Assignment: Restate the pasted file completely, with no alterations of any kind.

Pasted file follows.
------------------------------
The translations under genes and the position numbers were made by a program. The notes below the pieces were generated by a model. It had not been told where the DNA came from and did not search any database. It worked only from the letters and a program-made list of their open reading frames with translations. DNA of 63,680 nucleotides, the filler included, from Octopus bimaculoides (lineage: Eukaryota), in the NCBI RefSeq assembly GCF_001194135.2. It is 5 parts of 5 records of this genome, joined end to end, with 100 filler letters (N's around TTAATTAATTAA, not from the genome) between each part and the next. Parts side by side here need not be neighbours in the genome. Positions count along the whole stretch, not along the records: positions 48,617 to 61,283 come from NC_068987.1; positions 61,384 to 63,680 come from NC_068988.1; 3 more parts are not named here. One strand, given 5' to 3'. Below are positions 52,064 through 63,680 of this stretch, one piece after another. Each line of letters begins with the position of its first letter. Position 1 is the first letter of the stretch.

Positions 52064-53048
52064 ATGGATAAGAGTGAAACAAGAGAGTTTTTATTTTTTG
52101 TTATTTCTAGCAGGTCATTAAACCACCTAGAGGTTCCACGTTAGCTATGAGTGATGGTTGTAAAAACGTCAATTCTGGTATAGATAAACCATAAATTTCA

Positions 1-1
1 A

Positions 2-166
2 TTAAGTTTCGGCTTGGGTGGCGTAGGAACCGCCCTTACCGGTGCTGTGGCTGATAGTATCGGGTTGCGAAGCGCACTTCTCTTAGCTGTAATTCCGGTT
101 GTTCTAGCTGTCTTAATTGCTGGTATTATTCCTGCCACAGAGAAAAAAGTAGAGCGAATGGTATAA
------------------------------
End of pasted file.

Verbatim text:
The translations under genes and the position numbers were made by a program. The notes below the pieces were generated by a model. It had not been told where the DNA came from and did not search any database. It worked only from the letters and a program-made list of their open reading frames with translations. DNA of 63,680 nucleotides, the filler included, from Octopus bimaculoides (lineage: Eukaryota), in the NCBI RefSeq assembly GCF_001194135.2. It is 5 parts of 5 records of this genome, joined end to end, with 100 filler letters (N's around TTAATTAATTAA, not from the genome) between each part and the next. Parts side by side here need not be neighbours in the genome. Positions count along the whole stretch, not along the records: positions 48,617 to 61,283 come from NC_068987.1; positions 61,384 to 63,680 come from NC_068988.1; 3 more parts are not named here. One strand, given 5' to 3'. Below are positions 52,064 through 63,680 of this stretch, one piece after another. Each line of letters begins with the position of its first letter. Position 1 is the first letter of the stretch.

Positions 52064-53048
52064 ATGGATAAGAGTGAAACAAGAGAGTTTTTATTTTTTG
52101 TTATTTCTAGCAGGTCATTAAACCACCTAGAGGTTCCACGTTAGCTATGAGTGATGGTTGTAAAAACGTCAATTCTGGTATAGATAAACCATAAATTTCA

Positions 1-1
1 A

Positions 2-166
2 TTAAGTTTCGGCTTGGGTGGCGTAGGAACCGCCCTTACCGGTGCTGTGGCTGATAGTATCGGGTTGCGAAGCGCACTTCTCTTAGCTGTAATTCCGGTT
101 GTTCTAGCTGTCTTAATTGCTGGTATTATTCCTGCCACAGAGAAAAAAGTAGAGCGAATGGTATAA